The ATEM Mini is an awesome HDMI Switcher from Blackmagic Desgn. With 4 HDMI Inputs, one HDMI Output, and one ‘WebCam’ USB output it offers great value for money. It is widely used by video bloggers and YouTubers for quickly changing camera angles and views, and is also a fantastic addittion to any livestream setup for places of worship, gigs and gamers. But what lies inside – does it hold any secrets? My teardown reveals some interesting facts. Read on…
The ‘Mini’ part of a family of small HDMI siwtchers. It’s two siblings are the ATEM Mini Pro and ATEM Mini Pro ISO, which add featues like livestream without a PC (Pro) and 5-Channel Recording to USB (ISO).
This is not a review – there are hundreds of them on the net already. This is a look under the hood at what makes this clever little device work. During a teardown what I found was both impressive and surprising. I think this baby has more to give.
Lets start with the HDMI Inputs. There are 4 inputs whch, according to the technical specifications, support a wide range of resolutions and formats. They are all listed as HD capable, but not 4K. However they are not all equal – Input one goes to a TI TMDS171 HDMI Re-timer chip – which can support 4K and the other three inputs go to Analog Device’s ADV7610 chip.
So why is Input 1 treated differently? I think the goal here was to allow input 1 to do a fast passthru to the output, because as we shall see later, the HDMI output hardware can also technically support 4K. However at the time of writing this feature is not mentioned anywhere in the documentation.
The HDMI output comes from a TI TDP158 Chip – another chip which is technically capable of outputting 4K – so in theory, with the correct firmware you could imagine a scenario where input 1 supports 4K, and the output supports 4K, with inputs 2,3,4 being HD. You could even do a fast passthru from Input 1 to the Output without going via a frame buffer. That would be cool.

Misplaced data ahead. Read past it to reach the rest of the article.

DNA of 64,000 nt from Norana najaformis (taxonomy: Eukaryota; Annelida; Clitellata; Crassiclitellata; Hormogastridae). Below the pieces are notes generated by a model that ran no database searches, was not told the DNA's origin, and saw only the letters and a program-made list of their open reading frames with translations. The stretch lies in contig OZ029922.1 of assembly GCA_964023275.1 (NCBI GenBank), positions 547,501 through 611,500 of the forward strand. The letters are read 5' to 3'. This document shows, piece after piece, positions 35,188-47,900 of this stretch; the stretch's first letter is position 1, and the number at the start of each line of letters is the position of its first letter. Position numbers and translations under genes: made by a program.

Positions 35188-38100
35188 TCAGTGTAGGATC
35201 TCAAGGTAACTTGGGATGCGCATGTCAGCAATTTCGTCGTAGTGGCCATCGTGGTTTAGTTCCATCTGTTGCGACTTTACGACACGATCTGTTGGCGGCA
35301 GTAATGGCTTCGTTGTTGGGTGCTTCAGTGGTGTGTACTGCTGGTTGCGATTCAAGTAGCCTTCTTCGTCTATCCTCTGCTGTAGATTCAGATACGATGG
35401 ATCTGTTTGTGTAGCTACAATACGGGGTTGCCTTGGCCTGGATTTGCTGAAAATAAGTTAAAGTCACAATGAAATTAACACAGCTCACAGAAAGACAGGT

The USB Output is on a Type-C connector – which might lead you to think it could handle USB-3 speeds and devices – but alas, (on the MINI at least), it is only used in USB-2 mode, with only the DP and DM usb signals present – and it’s hooked up to an On-Semi FUSB2805 chip – which is strictly USB 2.0 only.
At least the tech specs are honest about this – they clearly state that the output is USB 2.
Now here’s an anomoly the Ethernet capabilities seem to be understated. The tech specs say the device supports 10/100 Mbps ethernet – but the controller IC for the Ethernet is a TI DP83867CR which is a gigabit ethernet PHY!
There’s not much to say about the two separate audio inputs on the 3.5mm jacks – they get fed into a bog standard PCM1865 4-Channel Audio Dac. They do allow a bias voltage to be applied – which might be useful for lapel mics.
Overall Control – The brains of the operation
Pulling all of this together, and sitting right at the heart of the operation is a XILINX ZYNQ-7015 SoC – it’s a very impressive FPGA with dualcore Arm Cortex 9 hard MCUs. The SoC is interfaced to 1 GBYTE (4 x 2 Gbit) DDR3 SDRAM, and a 256 Mbit SPI Flash. This is an impressibely powerful SoC
So the MINI has what looks like a 4K capable input, 3 HD Inputs, and 4K capable output. It has a USB 2.0 Output in a USB-C dress, and a gigibit ethernet port – but not all these features are enabled or used to their full potential. Maybe as you go up the range from Mini to Pro to ISO the SoC Firmware gets more and more capable – I don’t know, I don’t have a Pro or ISO to compare with – or maybe, just maybe, there’s scope for future Firmware updates to tease a bit more out of this fantastic little device. One update I’d love to see is to enable a multi-view preview on the USB output allowing you to preview all 4 inputs before switching one to the HDMI output.
There’s one more thing…
Unde the hood Blackmagic Design have not tried to hide anything. None of the part numbers are removed, or obfuscated. They could easily buy these components with custom markings. Many of the testpoints on the PCB are clearly marked with their function. There’s also this curious header :
… which carries UART TX and RX signals. I wonder what we’d see if we probed them….
Maybe, just maybe, there’s a cunning plan in play here. Just like certain oscilloscope manufacturers which supply a range of ‘scopes with different capabilities, all built from the same hardware, knowing that the casual users will buy the cheap one and then they leave the door open for users to ‘hack’ it up to full capability – and the manufacturers never close that door becauase they know it drives sales. Could BMD be taking a page from that book? Either way the ATEM Mini is a fantasically capable device – even more so once you install the control app which brings out features not available from the buttons – and is definitely a go-to product for me. Go get one!
I am not in any way affilliated to Blackmagic Design or any of it’s distributors. I do not earn any commissions or remuneration from this review. I was not paid by anyone to write this article.